Changes to MPS items in zone 2 can also have disastrous effects on priorities and schedules for components. If the quantity of an MPS item is increased or a due date moved up, at least some planned orders will be recommended for release with less than normal lead time. Expediting these orders can cause other needed items to be delayed, and priorities can be easily destroyed.
With careful planning and management, zone 2 can provide some scheduling flexibility. Perhaps its most important characteristic is that it is lead-time sensitive. Changes to the MPS in zone 2 should only be made after careful review and approval by top manufacturing management.
Planning zone 3
MPS items in zone 3 are normally computer-planned orders, which cover a mixture of demands such as forecast, customer orders, and internal orders. The only major restriction is available plant capacity. If this restriction is not observed, priorities will inevitably be destroyed in a formal planning system. Lead times present almost no problem in zone 3. Due dates may be moved anywhere within this zone and components and raw materials secured in normal lead time. Excess inventory can be easily avoided because computer-planned orders generated for components have not been released. These orders are beyond their standard lead times; schedule changes will either cause their due dates to change or, in some cases, their requirements to disappear completely. The computer can be given complete control of changes in zone 3.
D. Administration Of Time Fences
An easy analogy can be drawn between the MPS and a traffic signal at a busy street intersection. The planning zones are the red, yellow, and green lights of the signal. Time fences are the timing devices that determine which light is displayed and how long it remains illuminated. Zone 3 is green, and changes of MPS items can freely be made with little or no impact, providing capacity constraints are observed. Zone 2 is yellow and caution must be observed if changes are to be made in the schedule. Manufacturing management must approve these changes. Zone 1 is red and changes should only be made with the approval and direction of top management.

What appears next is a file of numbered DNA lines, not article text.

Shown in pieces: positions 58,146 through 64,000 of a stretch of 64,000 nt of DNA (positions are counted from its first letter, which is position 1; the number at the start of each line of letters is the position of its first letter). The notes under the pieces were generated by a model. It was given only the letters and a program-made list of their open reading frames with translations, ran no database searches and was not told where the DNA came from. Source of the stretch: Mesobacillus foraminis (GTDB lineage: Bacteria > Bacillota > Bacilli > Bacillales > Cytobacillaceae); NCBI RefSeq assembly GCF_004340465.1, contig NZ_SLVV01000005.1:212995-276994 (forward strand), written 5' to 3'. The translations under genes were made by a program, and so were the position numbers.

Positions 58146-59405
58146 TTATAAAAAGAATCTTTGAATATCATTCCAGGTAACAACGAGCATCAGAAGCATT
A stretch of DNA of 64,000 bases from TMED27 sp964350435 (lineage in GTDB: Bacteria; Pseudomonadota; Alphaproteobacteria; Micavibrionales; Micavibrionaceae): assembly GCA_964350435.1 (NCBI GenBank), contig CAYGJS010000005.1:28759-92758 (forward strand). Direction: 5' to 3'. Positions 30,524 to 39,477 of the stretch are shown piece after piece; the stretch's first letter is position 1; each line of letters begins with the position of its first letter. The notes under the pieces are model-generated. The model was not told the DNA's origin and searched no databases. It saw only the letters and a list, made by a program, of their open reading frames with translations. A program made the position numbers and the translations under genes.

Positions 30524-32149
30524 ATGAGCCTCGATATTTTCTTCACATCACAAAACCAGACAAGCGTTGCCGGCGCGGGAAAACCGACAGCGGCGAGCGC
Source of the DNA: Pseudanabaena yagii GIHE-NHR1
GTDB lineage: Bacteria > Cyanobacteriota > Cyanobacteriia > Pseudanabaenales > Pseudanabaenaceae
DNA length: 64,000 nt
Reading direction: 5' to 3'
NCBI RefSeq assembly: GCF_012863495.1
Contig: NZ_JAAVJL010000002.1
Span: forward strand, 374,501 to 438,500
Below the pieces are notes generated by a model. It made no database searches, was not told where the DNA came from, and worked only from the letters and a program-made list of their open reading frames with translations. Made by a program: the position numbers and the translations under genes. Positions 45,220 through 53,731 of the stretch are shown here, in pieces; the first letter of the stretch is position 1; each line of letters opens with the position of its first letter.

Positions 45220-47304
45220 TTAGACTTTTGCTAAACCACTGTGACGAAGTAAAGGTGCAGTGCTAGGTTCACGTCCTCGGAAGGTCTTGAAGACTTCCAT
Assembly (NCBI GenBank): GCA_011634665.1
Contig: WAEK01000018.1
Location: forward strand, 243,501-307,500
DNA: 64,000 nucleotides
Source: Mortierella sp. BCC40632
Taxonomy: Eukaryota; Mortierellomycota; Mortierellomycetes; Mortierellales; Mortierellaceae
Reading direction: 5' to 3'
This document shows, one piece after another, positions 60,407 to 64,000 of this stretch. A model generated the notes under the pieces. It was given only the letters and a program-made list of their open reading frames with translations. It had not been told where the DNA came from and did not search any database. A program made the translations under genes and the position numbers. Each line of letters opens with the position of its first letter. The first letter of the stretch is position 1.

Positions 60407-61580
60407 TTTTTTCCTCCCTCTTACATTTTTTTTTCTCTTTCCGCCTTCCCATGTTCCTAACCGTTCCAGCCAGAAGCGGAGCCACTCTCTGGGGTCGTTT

The effective administration of time fences requires the functional cooperation of all areas of management. Representatives from finance, marketing, manufacturing, material planning and purchasing must meet with the master production scheduler to establish the initial location of each time fence. The rules governing its use must also be established by this group. Periodic reviews of these fence locations for each product or product line should also be conducted to ensure that they continue to provide the control to effectively manage the MPS.
The following checklist can be used as a guide in establishing the types of time fences discussed in this article:
1. Determine at what level of the BOM the item or product must be incorporated in the master production schedule.2. Define any special logic required to handle item requirements as they move over this fence when the master production schedule shifts at the end of a time period or if planned orders are generated during the netting calculations of MRP.
3. Modify or write necessary computer programs defined in item 2.
4. Prepare user documentation to explain how the time fence should be used.
5. Identify and enter the assembly or competitive lead time or customer order backlog time for each part. For all items, identify and enter the cumulative lead time.
6. Code the part record to indicate the appropriate time fence logic to be applied to that item. The system should also provide a default record to be set when all products are to use this fence.
7. The specific time fence is now ready for use.
Total commitment by the departments listed above to the observed and use of the time fences is absolutely necessary. Without this commitment, the fences will not be effective in preventing mrp nervousness and providing adequate flexibility in the MPS.